Braskem has launched a new study to develop a chemical recycling process for post-consumer plastics, such as grocery bags and packaging films for snacks and cookies.
The research is being conducted in partnership with the polymer engineering laboratory at the University of Rio de Janeiro's Alberto Luiz Coimbra research institute.
Other project partners include the SENAI Institute for Innovation in Biosynthetics and Cetrel, an environmental service company, Braskem announced Feb. 14.
The program will seek to further research into technologies that can transform plastics that are difficult to recycle mechanically into new chemical products.
The Braskem release provided no further details about the duration or funding of the project.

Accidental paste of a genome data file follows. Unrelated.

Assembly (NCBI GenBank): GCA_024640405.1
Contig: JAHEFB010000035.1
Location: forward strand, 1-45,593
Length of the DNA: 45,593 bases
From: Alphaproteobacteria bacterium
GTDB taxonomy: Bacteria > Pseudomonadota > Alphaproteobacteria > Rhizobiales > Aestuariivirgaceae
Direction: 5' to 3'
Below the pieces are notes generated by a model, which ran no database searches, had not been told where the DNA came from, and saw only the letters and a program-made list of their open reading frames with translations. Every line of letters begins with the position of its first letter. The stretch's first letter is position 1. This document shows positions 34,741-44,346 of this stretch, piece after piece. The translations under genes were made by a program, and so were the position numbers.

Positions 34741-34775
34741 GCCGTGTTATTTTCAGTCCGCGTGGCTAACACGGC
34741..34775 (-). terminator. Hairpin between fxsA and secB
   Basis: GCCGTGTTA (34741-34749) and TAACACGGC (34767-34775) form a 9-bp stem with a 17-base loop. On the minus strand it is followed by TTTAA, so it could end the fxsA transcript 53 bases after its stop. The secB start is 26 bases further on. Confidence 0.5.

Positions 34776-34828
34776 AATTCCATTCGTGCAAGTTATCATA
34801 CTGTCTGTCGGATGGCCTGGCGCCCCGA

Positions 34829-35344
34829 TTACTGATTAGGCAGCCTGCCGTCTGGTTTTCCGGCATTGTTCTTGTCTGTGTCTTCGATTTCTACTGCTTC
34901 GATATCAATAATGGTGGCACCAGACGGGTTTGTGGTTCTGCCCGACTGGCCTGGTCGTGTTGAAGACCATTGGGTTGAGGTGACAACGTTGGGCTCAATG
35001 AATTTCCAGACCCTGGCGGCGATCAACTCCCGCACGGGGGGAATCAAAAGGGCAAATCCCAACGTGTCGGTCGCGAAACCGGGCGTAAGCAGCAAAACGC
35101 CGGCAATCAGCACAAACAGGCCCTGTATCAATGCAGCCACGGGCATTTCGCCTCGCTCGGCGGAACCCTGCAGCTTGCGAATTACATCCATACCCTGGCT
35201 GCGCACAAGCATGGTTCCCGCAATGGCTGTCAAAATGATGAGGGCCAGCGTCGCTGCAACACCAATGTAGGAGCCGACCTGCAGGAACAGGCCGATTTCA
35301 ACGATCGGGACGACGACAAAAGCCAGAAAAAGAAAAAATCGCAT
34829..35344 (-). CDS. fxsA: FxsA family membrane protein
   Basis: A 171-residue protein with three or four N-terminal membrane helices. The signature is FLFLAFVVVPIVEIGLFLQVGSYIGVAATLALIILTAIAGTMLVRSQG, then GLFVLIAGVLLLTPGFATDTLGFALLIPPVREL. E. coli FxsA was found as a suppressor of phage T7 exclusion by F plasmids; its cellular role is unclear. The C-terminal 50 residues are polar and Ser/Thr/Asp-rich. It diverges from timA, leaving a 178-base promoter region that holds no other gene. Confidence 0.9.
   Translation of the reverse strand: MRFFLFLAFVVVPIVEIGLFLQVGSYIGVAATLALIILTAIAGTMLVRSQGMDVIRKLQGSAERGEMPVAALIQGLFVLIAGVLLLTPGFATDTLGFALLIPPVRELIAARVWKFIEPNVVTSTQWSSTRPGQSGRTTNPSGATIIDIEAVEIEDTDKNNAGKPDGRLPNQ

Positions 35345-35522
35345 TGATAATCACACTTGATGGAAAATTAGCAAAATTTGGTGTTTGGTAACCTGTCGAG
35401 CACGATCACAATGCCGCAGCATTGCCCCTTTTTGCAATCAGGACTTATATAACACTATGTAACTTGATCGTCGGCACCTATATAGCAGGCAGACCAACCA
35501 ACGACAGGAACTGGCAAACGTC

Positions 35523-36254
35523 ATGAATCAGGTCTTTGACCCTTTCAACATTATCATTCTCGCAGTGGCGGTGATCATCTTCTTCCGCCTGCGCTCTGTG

“As we strive to reach a true circular economy, we recognise the challenges and limitations posed by traditional recycling technologies,” said Gus Hutras, head of Process Technology at Braskem.
Chemical recycling, he went on to say, will help Braskem overcome the challenges.
The investment in technology development complements Braskem's recent policies to contribute to circular economy.
The company published a set of initiatives in November last year, outlining its sustainability objectives.
Titled “Braskem's positioning for the circular economy,” the blueprint sets a target of having all plastic packaging reused, recycled or recovered by 2040.
The document also envisages forging partnerships with clients to develop new products that will extend and facilitate the recycling and reuse of plastic packaging, especially single-use packaging.
The Braskem guideline also stipulates that further investment should be made in new resins from renewable sources.
Braskem already produces “I'm Green” polyethylene resins, using ethanol from sugarcane as its feedstock.
The Brazilian petrochemical company launched its Wecycle platform in 2015 in a bid to further advance the recycling of waste plastics.
The platform has entered into partnerships with players across the recycling chain to add value to post-consumer plastics.